executive is jabbing at Google for planning to drop H.264 video support from its Chrome browser. Tim Sneath, who runs Windows and web evangelism at Microsoft, suggested Google is pushing its will on an industry that has already accepted H.264.
"The world's ability to communicate with one another is a key factor in its rapid evolution and economic growth. The Esperanto language was invented last century as a politically neutral language that would foster peace and international understanding," Sneath wrote on the MSDN blog. The blog's mocking headline reads, An Open Letter from the President of the United States of Google.
Does Google Speak Klingon?
Writing as if from Google, Sneath pointed to the "benefits" of a constructed language, including a pure form of communication unsullied by cultural context, broad adoption by as many as 10,000 speakers, and independent dialects that not only bring additional choice for speakers but also foster healthy competition and innovation.
"Specifically, we are supporting the Esperanto and Klingon languages, and will consider adding support for other high-quality constructed languages in the future," Sneath continued in his mockery of Google's decision to reject what he sees as the equivalent of English in the browser video-support world. "Though English plays an important role in speech today, as our goal is to enable open innovation, its further use as a form of communication in this country will be prohibited and our resources directed toward languages that are untainted by real-world usage."
What About 'Don't Be Evil?'
All mockery aside, Al Hilwa, an analyst at IDC, wants to know how Google can put the growth of an important product at risk, fragment a standard, and upset developers and web-content owners. He doesn't see this as living up to Google's corporate motto of "don't be evil."
"With Chrome barely reaching 10 percent adoption, it is hard to believe that Google believes it has the dominance to do this or that it would be helping its browser share," Hilwa said. "What is more is that its open-source WebM video container technology and the vp8 codec is still being developed and refined and can hardly be called industrial strength, never mind even narrowly adopted yet."
'Go Ahead, Make My Day!'
As Hilwa sees it, to give content owners or developers a couple of months to adjust may be essentially tantamount to asking them to forget about supporting the Chrome browser. Hilwa said Google's motivation is in the right place -- namely, that H.264 licenses are expensive for content owners and software makers, though free for users. But it's not working out.
"I love their disruptive instinct to democratize video publishing. But this is premature, given where vp8 is relative to H.264," Hilwa said. "Microsoft and Apple have already said they will not come along, so PCs will not support it. Given that Google is integrating Flash with the Chrome browser, why be puritanical about open source, especially since Flash already supports H.264? Developers and content owners cannot move this fast, and don't they realize that this will hurt HTML5, which may never have a standard codec as a result of this? You can almost hear Microsoft's reply: 'Go ahead, make my day.'"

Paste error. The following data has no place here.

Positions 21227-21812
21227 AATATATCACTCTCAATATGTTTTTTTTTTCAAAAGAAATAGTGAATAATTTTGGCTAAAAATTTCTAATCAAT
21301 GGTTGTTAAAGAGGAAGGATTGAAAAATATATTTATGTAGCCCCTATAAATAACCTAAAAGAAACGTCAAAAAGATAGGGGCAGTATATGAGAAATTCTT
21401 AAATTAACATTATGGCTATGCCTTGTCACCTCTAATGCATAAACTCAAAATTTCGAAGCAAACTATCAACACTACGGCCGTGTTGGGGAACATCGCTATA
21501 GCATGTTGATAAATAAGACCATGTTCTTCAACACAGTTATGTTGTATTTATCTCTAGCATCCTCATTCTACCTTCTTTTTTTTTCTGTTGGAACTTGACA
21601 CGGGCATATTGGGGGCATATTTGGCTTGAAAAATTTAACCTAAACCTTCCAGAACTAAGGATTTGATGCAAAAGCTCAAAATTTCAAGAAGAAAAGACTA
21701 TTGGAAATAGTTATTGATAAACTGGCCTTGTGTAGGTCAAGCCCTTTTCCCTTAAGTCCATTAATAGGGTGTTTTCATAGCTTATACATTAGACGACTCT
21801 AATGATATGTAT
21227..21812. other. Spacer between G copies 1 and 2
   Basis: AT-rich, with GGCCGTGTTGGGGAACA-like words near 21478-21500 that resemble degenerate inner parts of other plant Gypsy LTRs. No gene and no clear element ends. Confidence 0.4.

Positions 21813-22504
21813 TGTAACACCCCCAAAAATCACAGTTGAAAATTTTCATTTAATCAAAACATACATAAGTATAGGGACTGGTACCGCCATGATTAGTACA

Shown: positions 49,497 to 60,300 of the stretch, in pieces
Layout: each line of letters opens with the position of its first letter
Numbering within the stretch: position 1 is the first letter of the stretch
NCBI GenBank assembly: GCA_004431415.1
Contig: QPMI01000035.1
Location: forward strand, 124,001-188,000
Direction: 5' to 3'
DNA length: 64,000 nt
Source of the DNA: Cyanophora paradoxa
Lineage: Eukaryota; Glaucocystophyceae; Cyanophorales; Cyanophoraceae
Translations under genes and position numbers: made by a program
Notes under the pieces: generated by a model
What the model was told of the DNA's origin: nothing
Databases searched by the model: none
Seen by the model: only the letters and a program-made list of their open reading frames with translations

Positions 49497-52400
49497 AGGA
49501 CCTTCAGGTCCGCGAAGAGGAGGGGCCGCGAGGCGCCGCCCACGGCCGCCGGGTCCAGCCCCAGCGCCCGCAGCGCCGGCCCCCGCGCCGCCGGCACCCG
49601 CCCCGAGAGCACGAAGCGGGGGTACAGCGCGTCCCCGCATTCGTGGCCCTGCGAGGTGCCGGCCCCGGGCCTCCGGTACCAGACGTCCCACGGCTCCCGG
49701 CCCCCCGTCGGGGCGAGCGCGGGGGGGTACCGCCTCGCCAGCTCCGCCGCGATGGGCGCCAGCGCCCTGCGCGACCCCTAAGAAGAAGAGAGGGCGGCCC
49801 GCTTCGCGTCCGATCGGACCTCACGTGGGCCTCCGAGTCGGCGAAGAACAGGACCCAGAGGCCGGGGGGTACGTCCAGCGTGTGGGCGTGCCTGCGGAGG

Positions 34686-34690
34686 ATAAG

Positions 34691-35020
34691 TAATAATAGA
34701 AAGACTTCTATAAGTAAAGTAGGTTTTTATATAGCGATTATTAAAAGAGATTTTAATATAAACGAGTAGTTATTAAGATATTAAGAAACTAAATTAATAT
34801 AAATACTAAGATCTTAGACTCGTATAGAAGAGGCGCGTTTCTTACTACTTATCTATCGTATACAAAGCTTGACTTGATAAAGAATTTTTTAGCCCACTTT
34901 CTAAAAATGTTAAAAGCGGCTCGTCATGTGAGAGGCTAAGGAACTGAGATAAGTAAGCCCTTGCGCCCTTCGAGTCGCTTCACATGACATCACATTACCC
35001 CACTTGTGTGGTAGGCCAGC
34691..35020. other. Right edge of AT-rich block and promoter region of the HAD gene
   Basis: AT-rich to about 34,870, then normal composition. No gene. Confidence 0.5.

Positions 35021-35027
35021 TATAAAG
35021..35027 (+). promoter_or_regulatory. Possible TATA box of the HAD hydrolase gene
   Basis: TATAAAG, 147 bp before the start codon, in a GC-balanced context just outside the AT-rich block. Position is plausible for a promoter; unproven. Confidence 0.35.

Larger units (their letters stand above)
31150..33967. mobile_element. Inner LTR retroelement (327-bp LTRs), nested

Posted: 2011-01-14 @ 9:26am PT
How does that work?
A format which is not a universal standard, been checked for patents and is owned by one company is going to be the sole standard video format for HTML5? Sorry, not going to happen and even Google knows this, don't they?
Look at VC-1, formerly Windows Media format before it was given up for standardization by the SMPTE group. Now it is a standard and has a patent pool of no less than 18 different entities that receive royalties from its use. It is unimaginable that WebM can possibly be free of anyone else's work.
The W3C will not recommend a video format for use with HTML5, but they should at least demand that the candidates undergo universal standardization to ensure that there is clarity around patent ownership and also guaranteed technical stability.
Posted: 2011-01-13 @ 4:57pm PT
While Chrome may only have 10% marketshare, Firefox (which also supports webm) combined with Chrome raises it to 40% or more.
Furthermore, IE9 is not yet released, while Firefox and Chrome are already in production and using webm, which is already available on YouTube. And once IE9 *is* released, it will be Vista and Windows 7 only, which will slow its adoption. The IE world will be further fragmented. Even if IE9 manages to replace IE8 within a year or so, that will only be a third of the browser market, assuming IE does not sink even further than it has already.
It is interesting that despite the lack of any cost or significant effort to adding webm to Internet Explorer, that Microsoft prefers to pour its efforts into H.264 plugins for Firefox.
As for Flash, Flash has announced support for webm as well, so in fact, only one encoding is now needed. Webm for modern browsers, and flash to play the webm for legacy browsers such as IE and Safari.